Nell Greenfieldboyce

Nell Greenfieldboyce is a NPR science correspondent.

With reporting focused on general science, NASA, and the intersection between technology and society, Greenfieldboyce has been on the science desk's technology beat since she joined NPR in 2005.

In that time Greenfieldboyce has reported on topics including the narwhals in Greenland, the ending of the space shuttle program, and the reasons why independent truckers don't want electronic tracking in their cabs.

Much of Greenfieldboyce's reporting reflects an interest in discovering how applied science and technology connects with people and culture. She has worked on stories spanning issues such as pet cloning, gene therapy, ballistics, and federal regulation of new technology.

Prior to NPR, Greenfieldboyce spent a decade working in print, mostly magazines including U.S. News & World Report and New Scientist.

A graduate of Johns Hopkins, earning her Bachelor's of Arts degree in social sciences and a Master's of Arts degree in science writing, Greenfieldboyce taught science writing for four years at the university. She was honored for her talents with the Evert Clark/Seth Payne Award for Young Science Journalists.

Anyone who gets to see the total solar eclipse on August 21 will be lucky — and humanity is lucky to live on a planet that even has this kind of celestial event.

Mercury and Venus, after all, don't even have moons. Mars has a couple, but they're too small to completely blot out the sun. Gas giants like Jupiter do have big moons, but they don't have solid surfaces where you could stand and enjoy an eclipse.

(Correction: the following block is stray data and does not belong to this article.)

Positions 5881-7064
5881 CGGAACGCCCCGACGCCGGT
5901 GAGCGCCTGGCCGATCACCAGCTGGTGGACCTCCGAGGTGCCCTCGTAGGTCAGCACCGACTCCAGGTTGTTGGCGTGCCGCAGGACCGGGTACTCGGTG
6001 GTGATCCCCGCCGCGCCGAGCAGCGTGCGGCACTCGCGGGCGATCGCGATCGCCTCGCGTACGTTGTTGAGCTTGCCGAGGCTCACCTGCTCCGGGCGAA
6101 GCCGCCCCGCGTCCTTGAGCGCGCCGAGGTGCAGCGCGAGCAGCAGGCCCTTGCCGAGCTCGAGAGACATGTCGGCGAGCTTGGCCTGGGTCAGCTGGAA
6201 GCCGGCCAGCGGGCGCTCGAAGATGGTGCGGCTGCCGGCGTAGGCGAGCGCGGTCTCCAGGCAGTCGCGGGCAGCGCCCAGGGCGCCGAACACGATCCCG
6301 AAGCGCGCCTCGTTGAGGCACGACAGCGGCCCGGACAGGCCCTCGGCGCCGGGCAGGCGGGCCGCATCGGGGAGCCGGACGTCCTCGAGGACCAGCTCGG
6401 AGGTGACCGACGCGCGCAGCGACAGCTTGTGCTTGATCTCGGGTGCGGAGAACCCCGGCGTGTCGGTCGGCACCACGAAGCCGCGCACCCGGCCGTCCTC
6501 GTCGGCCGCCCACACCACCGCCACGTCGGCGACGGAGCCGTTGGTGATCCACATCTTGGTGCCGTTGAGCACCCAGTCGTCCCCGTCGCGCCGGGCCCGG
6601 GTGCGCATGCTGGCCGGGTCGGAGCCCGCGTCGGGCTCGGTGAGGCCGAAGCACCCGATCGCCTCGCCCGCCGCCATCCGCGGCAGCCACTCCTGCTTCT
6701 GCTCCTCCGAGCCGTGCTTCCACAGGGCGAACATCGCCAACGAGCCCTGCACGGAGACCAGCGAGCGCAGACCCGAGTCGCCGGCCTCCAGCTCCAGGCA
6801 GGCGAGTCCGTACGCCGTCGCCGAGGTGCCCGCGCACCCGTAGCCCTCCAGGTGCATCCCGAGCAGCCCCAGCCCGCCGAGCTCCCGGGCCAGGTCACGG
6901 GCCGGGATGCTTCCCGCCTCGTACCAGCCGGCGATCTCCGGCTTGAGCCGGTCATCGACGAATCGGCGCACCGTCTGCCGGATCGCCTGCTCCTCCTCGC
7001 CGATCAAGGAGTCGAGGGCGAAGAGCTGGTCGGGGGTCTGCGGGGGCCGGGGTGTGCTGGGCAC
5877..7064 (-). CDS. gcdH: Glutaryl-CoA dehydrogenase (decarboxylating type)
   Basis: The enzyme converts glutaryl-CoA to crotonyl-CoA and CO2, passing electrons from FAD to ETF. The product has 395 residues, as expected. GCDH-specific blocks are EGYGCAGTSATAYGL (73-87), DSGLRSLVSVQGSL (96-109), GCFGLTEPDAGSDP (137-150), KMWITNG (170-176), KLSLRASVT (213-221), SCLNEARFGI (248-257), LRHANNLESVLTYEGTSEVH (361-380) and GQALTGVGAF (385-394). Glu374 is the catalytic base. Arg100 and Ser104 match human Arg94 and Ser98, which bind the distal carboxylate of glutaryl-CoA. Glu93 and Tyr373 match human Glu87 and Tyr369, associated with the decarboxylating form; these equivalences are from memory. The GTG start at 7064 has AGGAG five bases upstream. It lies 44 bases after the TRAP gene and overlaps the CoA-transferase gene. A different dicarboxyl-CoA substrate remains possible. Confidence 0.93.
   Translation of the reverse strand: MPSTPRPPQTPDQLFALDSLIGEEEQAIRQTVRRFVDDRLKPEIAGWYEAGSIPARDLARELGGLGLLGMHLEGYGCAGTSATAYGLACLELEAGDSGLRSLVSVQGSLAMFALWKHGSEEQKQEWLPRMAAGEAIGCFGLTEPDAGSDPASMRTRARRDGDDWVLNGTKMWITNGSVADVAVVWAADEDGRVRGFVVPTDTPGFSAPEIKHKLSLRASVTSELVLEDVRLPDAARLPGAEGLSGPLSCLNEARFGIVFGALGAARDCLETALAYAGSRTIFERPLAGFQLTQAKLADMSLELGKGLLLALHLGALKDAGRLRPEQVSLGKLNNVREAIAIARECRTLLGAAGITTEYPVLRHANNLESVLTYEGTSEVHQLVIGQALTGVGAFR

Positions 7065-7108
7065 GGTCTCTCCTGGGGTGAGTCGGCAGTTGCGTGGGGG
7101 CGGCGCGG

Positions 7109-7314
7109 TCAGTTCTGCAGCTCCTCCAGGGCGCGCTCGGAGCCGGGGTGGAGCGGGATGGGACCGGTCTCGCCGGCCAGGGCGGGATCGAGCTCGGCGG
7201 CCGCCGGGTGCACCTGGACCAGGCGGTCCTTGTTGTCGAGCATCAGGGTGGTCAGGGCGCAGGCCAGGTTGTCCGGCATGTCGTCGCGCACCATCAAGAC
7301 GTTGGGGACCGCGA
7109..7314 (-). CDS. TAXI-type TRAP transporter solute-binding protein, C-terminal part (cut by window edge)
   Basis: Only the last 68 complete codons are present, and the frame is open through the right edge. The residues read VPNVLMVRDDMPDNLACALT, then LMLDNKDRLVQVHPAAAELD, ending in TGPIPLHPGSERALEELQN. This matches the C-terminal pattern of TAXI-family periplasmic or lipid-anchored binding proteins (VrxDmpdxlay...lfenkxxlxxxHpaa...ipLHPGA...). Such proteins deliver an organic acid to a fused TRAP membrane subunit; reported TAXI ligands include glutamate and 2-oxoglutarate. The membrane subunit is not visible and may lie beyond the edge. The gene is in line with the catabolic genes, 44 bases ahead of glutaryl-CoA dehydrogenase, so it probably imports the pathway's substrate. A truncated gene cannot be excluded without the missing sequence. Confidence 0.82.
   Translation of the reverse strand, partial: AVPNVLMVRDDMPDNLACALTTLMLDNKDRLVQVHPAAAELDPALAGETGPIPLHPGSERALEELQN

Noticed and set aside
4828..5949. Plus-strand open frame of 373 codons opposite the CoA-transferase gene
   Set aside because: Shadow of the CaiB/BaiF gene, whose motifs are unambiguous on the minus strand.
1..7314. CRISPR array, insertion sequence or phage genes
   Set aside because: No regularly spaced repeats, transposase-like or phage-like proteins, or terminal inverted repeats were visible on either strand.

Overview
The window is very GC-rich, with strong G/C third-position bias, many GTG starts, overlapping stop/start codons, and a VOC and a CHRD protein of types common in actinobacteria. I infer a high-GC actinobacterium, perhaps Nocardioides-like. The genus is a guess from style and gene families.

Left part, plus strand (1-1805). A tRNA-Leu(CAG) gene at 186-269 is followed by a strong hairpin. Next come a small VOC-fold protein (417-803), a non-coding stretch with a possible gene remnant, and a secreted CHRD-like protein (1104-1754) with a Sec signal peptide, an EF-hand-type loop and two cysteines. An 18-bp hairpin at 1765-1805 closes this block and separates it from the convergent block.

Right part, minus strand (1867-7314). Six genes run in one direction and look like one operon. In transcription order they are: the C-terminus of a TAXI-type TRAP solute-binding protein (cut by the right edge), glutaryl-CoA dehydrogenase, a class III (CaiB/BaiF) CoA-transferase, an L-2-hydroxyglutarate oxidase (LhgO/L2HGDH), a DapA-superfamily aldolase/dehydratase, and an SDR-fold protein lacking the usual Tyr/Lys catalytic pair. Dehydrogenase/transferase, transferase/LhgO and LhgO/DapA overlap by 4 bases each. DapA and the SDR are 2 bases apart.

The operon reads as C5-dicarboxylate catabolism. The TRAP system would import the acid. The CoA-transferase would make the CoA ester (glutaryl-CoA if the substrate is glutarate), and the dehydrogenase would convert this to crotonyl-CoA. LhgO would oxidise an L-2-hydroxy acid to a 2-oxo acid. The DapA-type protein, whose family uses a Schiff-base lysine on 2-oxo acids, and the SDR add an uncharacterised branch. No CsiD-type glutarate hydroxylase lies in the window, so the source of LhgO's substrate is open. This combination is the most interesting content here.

And, even with solid land and a moon, Earth only gets its gorgeous total solar eclipses because of a cosmic coincidence.

To see this month's total solar eclipse, the first one to be visible from the contiguous United States in nearly 40 years, all Donald Liebenberg will have to do is open his front door and step outside.

"It's a really special treat to be able to have one in my driveway," says Liebenberg, who has trekked to Turkey, Zambia, China and Pukapuka, a remote island in the Pacific, to see past eclipses.

You might think that, after thousands of years of observing total solar eclipses, science-minded folks would have exhausted what can be learned from this awesome natural spectacle.

You would be wrong.

When Ralph Chou was about 12 years old, he took all the right precautions to watch his first solar eclipse.

"I did other stupid things, but when it came to looking at that eclipse, I was being very careful," says Chou, a professor emeritus of optometry and vision science at the University of Waterloo, who's a leading authority on eye damage from eclipse viewing.

Groups that represent industries from farming to fracking are supporting a legislative push to rewrite how government handles science when drawing up regulations.

And the whole effort has scientists worried.

Consider, for example, the Honest and Open New EPA Science Treatment Act, or HONEST Act, which passed the House in the spring and now is with the Senate. Just how "honest" it is depends on whom you ask.

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